void SevenSeg::setCommonAnode(){


void SevenSeg::setCommonAnode(){

This is because PNP transistors invert the logic i.e logic low turns the transistor on and a logic high turns it off. Note that the download sketch has this section of code unmodified so if using LED displays directly connected (with 470 ohm resistors on the segment pins) use the sketch as is. If you wish to use PNP transistors you will have to do the modifications as above.

LED resistor calculation for a multiplexed display

The way multiplexing 7 segment displays works is a little complicated. For selecting a current limiting resistor for an LED you would normally use one based on the DC current through the LED. So 220 ohms with an LED of 2V forward voltage it would be 3V/220 ohms = 13.6mA DC current. Multiplexing turns a entire digit off then the next etc so with a 3 digit display only one digit is lit for 33% of the time which will reduce the average current through each segment to 4.5mA as in my example above. The displays I used were bright enough with only 4.5mA through them. With even larger number of digits it tends to get even more complex and the use of driver chips such as the ULN2803A / UDN2982 would be required to be able to supply the current needed to get a bright display. In theory a 10 digit display would work with 22 ohm resistors on the segment pins but definitely not recommended to connect them to your Arduino. Above 4 digits you are into driver chip territory. But that’s beyond the scope of this article.

To overcome the reduction in brightness reduce the series resistor’s value by 66% to give you the 13.6mA per segment therefore increasing brightness. PNP transistors would definitely be required in this case as each digit pin would be sourcing 95mA when displaying 8. Far in excess of the 20mA recommended and the 40mA absolute maximum. This would destroy your arduino. In my example with 220 ohms the maximum current per digit pin would be 31.5mA; still too much hence use of PNP transistors. However I have been using a 2 digit display without transistors for 2 years continuously but I wouldn’t recommend doing this. I suspect it hasn’t blown up the arduino because each digit pin is only on for 50% of the time. As I mentioned above a workaround is double the series resistor value (nearest value 470 ohms) and use an LED display that is bright enough at 2mA current. The instructions that come with the sevenseg library explain this in more detail; you really should check it out to avoid damaging anything.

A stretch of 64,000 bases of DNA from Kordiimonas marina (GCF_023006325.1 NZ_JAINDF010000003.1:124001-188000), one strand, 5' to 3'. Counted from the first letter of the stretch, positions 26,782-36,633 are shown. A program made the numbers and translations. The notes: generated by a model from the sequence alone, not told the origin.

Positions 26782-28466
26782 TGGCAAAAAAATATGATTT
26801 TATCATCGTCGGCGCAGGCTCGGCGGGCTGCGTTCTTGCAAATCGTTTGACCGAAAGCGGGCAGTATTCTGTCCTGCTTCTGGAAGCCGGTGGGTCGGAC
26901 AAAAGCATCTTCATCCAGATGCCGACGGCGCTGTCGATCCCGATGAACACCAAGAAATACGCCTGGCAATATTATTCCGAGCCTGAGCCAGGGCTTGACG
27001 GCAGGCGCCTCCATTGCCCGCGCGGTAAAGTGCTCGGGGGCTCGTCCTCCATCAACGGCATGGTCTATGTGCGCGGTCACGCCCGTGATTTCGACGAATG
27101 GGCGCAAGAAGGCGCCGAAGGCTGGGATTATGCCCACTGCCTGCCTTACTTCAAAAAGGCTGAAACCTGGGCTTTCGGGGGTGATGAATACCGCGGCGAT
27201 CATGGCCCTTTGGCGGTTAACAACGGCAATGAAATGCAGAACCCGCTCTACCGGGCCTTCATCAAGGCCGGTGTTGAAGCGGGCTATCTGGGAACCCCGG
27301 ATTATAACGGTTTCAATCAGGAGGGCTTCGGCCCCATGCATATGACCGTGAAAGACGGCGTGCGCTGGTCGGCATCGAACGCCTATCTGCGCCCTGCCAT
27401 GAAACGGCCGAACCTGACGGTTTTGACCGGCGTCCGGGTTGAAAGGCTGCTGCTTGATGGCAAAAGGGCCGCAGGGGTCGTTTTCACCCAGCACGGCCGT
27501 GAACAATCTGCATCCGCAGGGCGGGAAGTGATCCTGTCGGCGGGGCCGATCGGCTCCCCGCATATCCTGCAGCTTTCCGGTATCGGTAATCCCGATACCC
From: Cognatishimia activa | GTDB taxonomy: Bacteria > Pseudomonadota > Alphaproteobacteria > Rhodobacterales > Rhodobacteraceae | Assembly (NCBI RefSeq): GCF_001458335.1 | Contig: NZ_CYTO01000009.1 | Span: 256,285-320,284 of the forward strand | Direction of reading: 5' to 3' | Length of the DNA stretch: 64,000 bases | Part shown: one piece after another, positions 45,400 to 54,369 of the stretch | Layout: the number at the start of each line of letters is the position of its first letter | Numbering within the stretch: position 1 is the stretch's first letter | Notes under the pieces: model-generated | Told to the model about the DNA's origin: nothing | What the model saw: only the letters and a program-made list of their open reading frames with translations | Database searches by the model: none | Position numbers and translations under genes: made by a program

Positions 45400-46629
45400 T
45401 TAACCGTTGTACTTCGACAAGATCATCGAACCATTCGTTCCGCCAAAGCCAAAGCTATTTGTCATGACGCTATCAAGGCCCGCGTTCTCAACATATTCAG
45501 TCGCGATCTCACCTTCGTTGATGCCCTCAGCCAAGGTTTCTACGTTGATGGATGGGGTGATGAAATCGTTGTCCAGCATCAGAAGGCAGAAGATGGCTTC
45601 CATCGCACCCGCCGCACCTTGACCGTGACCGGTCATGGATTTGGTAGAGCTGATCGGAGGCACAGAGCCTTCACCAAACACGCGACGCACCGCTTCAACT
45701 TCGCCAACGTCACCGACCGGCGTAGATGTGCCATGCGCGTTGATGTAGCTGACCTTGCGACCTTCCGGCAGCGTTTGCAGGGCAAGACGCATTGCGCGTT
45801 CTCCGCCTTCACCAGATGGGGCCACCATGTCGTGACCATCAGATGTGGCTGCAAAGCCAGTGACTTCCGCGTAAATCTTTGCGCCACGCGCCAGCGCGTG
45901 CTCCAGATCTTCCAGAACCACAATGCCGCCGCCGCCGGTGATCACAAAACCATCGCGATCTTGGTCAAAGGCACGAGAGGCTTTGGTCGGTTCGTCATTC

Feel free to check it out if you are interested in finding which foods produce the most explosive farts (literally) or want a gas leak monitor to sit next to your boiler / gas stove etc. If you want to spend the cash on more sensors you can check out my other program which can give (with some modification) a breakdown of different gas concentrations in farts. See which foods produce what type of gas. That’s science.

3 Replies to “What to do with a blown / faulty ATmega328 – Don’t throw it out… It may still be useful.”

  1. A quick update on this. I’ve been busy building another gas detector using an MQ135 which I found to drift considerably. I guess the MQ2 will be the same so if this device is left powered for a long time the no gas present analog voltage will change. A new sensor should be ‘burned in’ for at least 24 hours but if it has been in storage for a long time this period can be longer.

    My MQ135 gave an analog value of 10 when first used raising to 15 after 24 hours. After being powered on continuously for 2 weeks this value had risen to 52. Leaving the sensor off for a week made the no gas analog value to be 33 but this rose back to 52 after a day.

    Bearing this in mind be aware you may need to adjust the analog values within the first few weeks if powered all the time. For occasional use the value given after the initial 24 hour burn in period should be fine.

    • Here’s a tip for these kinds of “drifting zero” cases: have the zero point be calculated in real time, via a low-pass filter with an extremely long time constant (eg. a few hours in this case).
      Remember to always use a “sanity check” limit to enforce a sane range of “zero” values when doing that.

      Of course this method only works with sensors like these gas detectors, where the normal reading is either zero, or very close to zero.
      With this method, it will still react to a rise in measured value if it’s at least a few times faster than the filter time constant – as well to a very slow buildup, as long as a suitable sanity limit exists (as noted above).

      Then at power on, either use the last known good value (stored in EEPROM; maybe not the best idea in this case though), or just assume that the power on value is equal to the zero value (ideally only after the sanity check, to verify it’s in the plausible range for a zero reading).